The Crime of Julian Wells
THE CRIME OF JULIAN WELLS is one of those great books that readers don’t want to talk about too much for fear of divulging more than they should, thereby spoiling the surprises and wonders therein. Though not a large book by any means (under 300 pages), it must be read slowly, with resistance given to the urge to move ever forward and quickly to see what happens next. Every word and scene counts in some way, so that by the time readers reach the conclusion, curiosity will be piqued and other books and sources will be sought out. It’s that type of book.
"THE CRIME OF JULIAN WELLS is one of those great books that readers don’t want to talk about too much for fear of divulging more than they should, thereby spoiling the surprises and wonders therein."
Genre classification does not come easily with respect to THE CRIME OF JULIAN WELLS. It begins with Wells’ suicide; there’s no mystery as to how or who. The question that haunts Wells’ friend, Philip Anders, is the “why” of his friend’s actions. Wells was a highly regarded author of true crime novels, choosing to write about monsters who committed large-scale atrocities either in the name of a government or for their own personal aggrandizement. His choice of event, or monster, was not the one that might normally jump to someone’s mind when the topic is broached, such as Manson, Gacy or Dahmer, but rather those occurrences that are not immediately familiar to American audiences. Anders is haunted and perplexed by his friend’s sudden suicide, somehow feeling responsible for it. A number of times during the first-person narrative, Anders notes that, if he could only have been with his friend at the time of his demise, he might have saved him from his self-inflicted fate.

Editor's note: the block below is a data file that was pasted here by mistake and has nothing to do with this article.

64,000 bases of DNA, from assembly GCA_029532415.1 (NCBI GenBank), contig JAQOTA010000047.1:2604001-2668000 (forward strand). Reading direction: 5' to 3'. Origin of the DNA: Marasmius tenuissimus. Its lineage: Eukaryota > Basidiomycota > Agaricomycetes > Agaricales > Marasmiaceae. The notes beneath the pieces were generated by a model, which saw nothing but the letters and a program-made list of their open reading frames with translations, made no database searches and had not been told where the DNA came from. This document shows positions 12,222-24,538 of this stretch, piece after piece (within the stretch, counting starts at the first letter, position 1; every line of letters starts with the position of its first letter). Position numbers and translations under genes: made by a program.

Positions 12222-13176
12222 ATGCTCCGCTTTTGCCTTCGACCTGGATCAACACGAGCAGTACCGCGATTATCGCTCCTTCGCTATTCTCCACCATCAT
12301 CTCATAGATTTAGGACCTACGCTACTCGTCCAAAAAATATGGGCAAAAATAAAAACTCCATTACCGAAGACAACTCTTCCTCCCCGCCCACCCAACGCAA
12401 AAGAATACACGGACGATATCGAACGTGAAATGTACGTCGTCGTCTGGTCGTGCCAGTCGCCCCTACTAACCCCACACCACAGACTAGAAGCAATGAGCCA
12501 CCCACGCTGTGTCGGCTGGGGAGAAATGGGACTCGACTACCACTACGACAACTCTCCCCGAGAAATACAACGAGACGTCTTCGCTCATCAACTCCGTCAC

In an effort to get to Wells’ motive, Anders journeys to Paris, where Wells maintained an apartment. Guided by a somewhat enigmatic Parisian acquaintance of Wells, Anders begins revisiting the locales that were the settings for his friend’s books and that reflected the man’s obsession with the dark side of human behaviors. He also attempts to retrace the steps of his friend’s final days, revisiting old haunts and making new acquaintances.
As he embarks on this personal quest, Anders is haunted by the memory of a woman named Marisol. It was she who had served as a tour guide for Anders and Wells while they visited Argentina; while there had been no overt romantic involvement between the woman and her charges, her sudden disappearance, in a time and place where such a thing was not unusual, haunted them both. Anders comes to wonder if the “crime” that Wells would occasionally and obliquely reference in his speech and writing --- including a dedication to Anders in his first book --- had anything to do with Marisol’s disappearance.
As he searches for the answer to this and other questions, Anders slowly comes to discover a different side to his friend, one foreign to him despite having known Wells for many years. In doing so, Anders is put to the challenge, which he notes and quotes from a bit of dialogue taken from the film The Third Man: “A person doesn’t change just because you find out more.” Anders ultimately discovers both more and less about his friend --- and others --- than he had planned, and must answer the question, stated more implicitly than explicitly: What does one do with that knowledge, if anything?
THE CRIME OF JULIAN WELLS unfolds slowly but hauntingly. Cook will not be rushed here --- the image of a seductress slowly disrobing comes to mind --- and his summaries of Wells’ books and their underlying topics provide fodder for further reading. First, however, one wants to read this book, which hearkens back to the best work of such authors as Eric Ambler and Graham Greene while standing firmly on its own.
Reviewed by Joe Hartlaub on August 17, 2012